The Big Question: Will banning cheap offers lead to people drinking less?
Why are we asking this now?
A new code will ban pubs and clubs from running irresponsible drinks promotions. From April, pubs, clubs and nightclubs will be banned from offering "All you can drink for £10" or "dentist's chairs" where liquids are squirted into mouths, and will be forced to offer free tap water. From October, they will be obliged to offer wine in small and large glasses and spirits in single and double measures, while all alcohol sellers will be required to check whether buyers are under 18 as a condition of their licence. Fines for selling alcohol to minors will be doubled. The Home Secretary Alan Johnson said the measures were needed to limit alcohol-related crime, which is costing the country between £8bn and £13bn a year.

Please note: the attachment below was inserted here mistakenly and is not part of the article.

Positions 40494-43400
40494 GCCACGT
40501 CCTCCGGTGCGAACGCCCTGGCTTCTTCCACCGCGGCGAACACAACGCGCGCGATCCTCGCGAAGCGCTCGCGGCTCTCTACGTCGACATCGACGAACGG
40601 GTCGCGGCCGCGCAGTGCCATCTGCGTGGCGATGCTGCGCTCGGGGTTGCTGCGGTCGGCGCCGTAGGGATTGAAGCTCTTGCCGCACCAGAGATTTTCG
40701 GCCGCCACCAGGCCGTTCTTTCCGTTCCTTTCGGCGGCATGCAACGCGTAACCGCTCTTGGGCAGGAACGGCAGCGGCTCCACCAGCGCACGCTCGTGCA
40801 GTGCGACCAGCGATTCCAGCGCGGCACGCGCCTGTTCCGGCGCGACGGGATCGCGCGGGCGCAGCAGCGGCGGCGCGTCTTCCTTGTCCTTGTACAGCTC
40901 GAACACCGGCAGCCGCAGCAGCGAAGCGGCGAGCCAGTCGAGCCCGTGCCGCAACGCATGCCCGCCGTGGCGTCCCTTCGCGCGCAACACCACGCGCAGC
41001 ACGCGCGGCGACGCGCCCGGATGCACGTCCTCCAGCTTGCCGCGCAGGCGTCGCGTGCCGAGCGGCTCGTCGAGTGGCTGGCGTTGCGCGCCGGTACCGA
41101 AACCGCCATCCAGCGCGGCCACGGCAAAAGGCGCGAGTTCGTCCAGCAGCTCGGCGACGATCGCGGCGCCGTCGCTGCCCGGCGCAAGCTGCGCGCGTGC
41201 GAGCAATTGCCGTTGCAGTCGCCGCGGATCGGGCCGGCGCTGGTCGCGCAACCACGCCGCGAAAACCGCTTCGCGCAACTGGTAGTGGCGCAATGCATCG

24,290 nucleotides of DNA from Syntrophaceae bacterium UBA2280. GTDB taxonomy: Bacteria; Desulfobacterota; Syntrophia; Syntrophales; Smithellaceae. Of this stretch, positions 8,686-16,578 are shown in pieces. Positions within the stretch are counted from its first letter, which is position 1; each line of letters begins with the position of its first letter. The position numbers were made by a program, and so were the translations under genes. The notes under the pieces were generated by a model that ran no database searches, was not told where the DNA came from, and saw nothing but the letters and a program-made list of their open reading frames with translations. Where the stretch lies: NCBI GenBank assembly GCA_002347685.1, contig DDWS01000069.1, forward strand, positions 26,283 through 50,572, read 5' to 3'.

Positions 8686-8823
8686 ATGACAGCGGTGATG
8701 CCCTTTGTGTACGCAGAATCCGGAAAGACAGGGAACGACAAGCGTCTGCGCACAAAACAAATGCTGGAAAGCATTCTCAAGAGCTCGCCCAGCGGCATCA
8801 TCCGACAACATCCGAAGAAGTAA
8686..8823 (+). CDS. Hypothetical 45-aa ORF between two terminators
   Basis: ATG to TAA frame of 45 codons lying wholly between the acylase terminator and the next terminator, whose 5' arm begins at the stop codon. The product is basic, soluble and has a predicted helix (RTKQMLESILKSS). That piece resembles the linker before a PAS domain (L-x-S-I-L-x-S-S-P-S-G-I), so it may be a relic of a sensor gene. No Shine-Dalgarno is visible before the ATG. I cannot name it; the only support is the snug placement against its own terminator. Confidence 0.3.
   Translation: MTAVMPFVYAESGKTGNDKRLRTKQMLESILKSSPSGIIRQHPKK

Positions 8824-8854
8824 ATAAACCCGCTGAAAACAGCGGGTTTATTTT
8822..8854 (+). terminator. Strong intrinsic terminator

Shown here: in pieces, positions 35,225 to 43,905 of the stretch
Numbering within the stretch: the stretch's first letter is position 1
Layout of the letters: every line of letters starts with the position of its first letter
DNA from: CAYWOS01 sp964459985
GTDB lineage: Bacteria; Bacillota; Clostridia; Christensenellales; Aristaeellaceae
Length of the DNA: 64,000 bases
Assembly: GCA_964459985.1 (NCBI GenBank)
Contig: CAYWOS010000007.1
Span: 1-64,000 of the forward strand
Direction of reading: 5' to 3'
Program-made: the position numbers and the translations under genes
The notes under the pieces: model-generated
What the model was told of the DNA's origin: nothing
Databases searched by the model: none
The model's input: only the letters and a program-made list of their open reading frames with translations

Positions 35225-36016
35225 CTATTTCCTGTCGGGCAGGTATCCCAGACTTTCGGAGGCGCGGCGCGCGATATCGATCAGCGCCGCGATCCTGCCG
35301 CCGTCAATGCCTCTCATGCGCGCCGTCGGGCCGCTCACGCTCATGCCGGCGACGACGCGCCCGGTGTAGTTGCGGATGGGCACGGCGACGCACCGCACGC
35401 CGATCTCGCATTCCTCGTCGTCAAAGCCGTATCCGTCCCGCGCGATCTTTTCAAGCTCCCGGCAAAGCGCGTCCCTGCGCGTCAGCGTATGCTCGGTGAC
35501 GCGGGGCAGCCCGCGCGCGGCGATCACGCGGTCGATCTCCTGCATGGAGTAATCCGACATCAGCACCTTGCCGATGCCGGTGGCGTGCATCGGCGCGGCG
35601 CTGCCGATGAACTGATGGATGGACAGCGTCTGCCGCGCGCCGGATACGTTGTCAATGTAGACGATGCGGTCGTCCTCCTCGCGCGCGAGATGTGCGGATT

Why is action needed?
Alcohol is blamed for a series of ills: illness including liver cirrhosis, obesity and impaired brain function; crime including assault, rape and murder, domestic violence; anti-social behaviour and public disorder such as shouting, urination and vomiting; economic activity through lost days at work; and the spread of venereal disease and unwanted pregnancies as a result of unprotected sex.
According to a study by the National Social Marketing Centre in 2007, the total annual cost of alcohol misuse in England is £55.1bn: £21bn to individuals and households from loss of income and informal care costs; £21bn in other human costs; £7.3bn to employers through absenteeism and other problems; £2.8bn to public health and care services; and £2.1bn to the criminal justice system. Thirty-one per cent of men and 21 per cent of women drink hazardously or harmfully. The Royal Collage of Physicians estimates alcohol kills 30,000 to 40,000 people a year. Some 3.5 million people are "dependent" on alcohol.
Why do people drink, then?